Obama Expresses Confidence That SCOTUS Will Uphold Health Law
Days after a federal appeals court overturned the measure's individual mandate, President Barack Obama said the Supreme Court will uphold the law if it follows legal precedents when considering it.
The Associated Press: Obama Says Supreme Court Will Uphold Health Care Law
President Barack Obama says he is confident the Supreme Court would uphold the central provision of his health care overhaul as long as the justices follow existing laws and precedent. The president's comments came just days after a federal appeals panel in Atlanta struck down the provision that requires Americans to carry health insurance. The federal appeals court in Cincinnati, however, upheld the so-called individual mandate in June (Kuhnhenn, 8/15).
The Wall Street Journal Law Blog: Obama Confident Supreme Court Will Defend Health Care Law
Days after a federal appeals panel deemed the individual insurance mandate in Obama's health care law unconstitutional, President Obama pushed back today and declared his confidence that the Supreme Court would uphold it, so long as they adhere to existing precedents and laws (Lee, 8/15).
CQ HealthBeat: Supreme Court Will Uphold Health Care Law "Without a Problem," Obama Says
In his first public comments on the health care law since a federal appeals court declared its centerpiece unconstitutional, President Obama predicted Monday that the law "should be upheld without a problem" if the Supreme Court follows precedents when considering it. "If the Supreme Court does not follow existing law and precedent, then, you know, we'll have to manage that when it - when it happens," Obama added in response to a question at an event in Cannon Falls, Minn. (Norman, 8/15).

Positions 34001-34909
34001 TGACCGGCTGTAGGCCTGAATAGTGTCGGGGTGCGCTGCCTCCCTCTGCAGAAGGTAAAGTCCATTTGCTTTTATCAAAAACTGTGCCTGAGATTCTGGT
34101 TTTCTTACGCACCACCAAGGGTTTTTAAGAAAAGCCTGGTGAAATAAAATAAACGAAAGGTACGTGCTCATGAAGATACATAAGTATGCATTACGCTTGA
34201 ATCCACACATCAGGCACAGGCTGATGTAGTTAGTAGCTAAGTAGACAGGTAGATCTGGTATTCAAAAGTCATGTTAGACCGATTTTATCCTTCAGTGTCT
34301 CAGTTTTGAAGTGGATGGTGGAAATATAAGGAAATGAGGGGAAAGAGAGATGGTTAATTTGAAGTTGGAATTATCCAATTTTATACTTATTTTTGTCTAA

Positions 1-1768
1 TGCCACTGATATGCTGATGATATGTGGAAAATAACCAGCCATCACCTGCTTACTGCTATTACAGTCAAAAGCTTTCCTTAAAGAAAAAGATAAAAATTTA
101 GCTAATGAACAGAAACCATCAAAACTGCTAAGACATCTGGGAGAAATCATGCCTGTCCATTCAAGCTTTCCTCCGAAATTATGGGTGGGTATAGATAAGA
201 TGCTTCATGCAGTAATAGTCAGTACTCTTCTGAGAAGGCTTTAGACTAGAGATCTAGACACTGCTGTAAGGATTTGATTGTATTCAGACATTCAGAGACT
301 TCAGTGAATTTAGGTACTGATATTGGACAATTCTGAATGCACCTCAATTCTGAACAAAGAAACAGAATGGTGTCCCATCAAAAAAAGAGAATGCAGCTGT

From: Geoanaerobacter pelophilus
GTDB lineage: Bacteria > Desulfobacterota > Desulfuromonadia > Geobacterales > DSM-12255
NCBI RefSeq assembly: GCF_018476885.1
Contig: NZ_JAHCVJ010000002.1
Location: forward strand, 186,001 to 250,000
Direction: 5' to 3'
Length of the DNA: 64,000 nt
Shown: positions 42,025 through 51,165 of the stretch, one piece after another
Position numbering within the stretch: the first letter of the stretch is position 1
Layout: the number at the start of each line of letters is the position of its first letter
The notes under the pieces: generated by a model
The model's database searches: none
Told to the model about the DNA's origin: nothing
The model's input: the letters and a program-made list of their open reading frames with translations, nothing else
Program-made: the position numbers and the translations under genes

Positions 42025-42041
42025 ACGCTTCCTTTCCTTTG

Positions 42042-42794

Atlanta Journal Constitution: Health Reform - What's Next?
Last week's ruling by a three judge panel of the 11th Circuit Court of Appeals almost [e]nsures that the Obama health reform law will reach the U.S. Supreme Court, but the timing of that remains unclear at best. The Obama Administration can choose to appeal last Friday's decision to the full 11th Circuit Court of Appeals, or go straight to the Supreme Court. As of Monday, it still wasn't clear what the Justice Department decision would be; the feds have 90 days to decide. Meanwhile, all sides are still waiting for a ruling by the 4th Circuit on a case brought by the Commonwealth of Virginia, which also challenges the individual mandate provision that was struck down last Friday. That case was argued in early June (Dupree, 8/16).
Even so, Politico Pro reports on what might happen if the court ultimately does strike down the mandate -
Politico Pro: What If The Mandate Goes?
If the Supreme Court strikes down the individual mandate at the heart of President Barack Obama's health care law, Congress may have to "fix" the rest of the law to prevent a disaster. But what if Congress isn't in the mood to "fix" anything? With all the bickering over whether the law should even exist, why wouldn't lawmakers just keep fighting as many of them try to undo the whole thing? That's a real scenario that the Obama administration could face, after a divided 11th Circuit Court of Appeals ruled last week that the federal government could not require Americans to buy health insurance (Dobias, 8/16).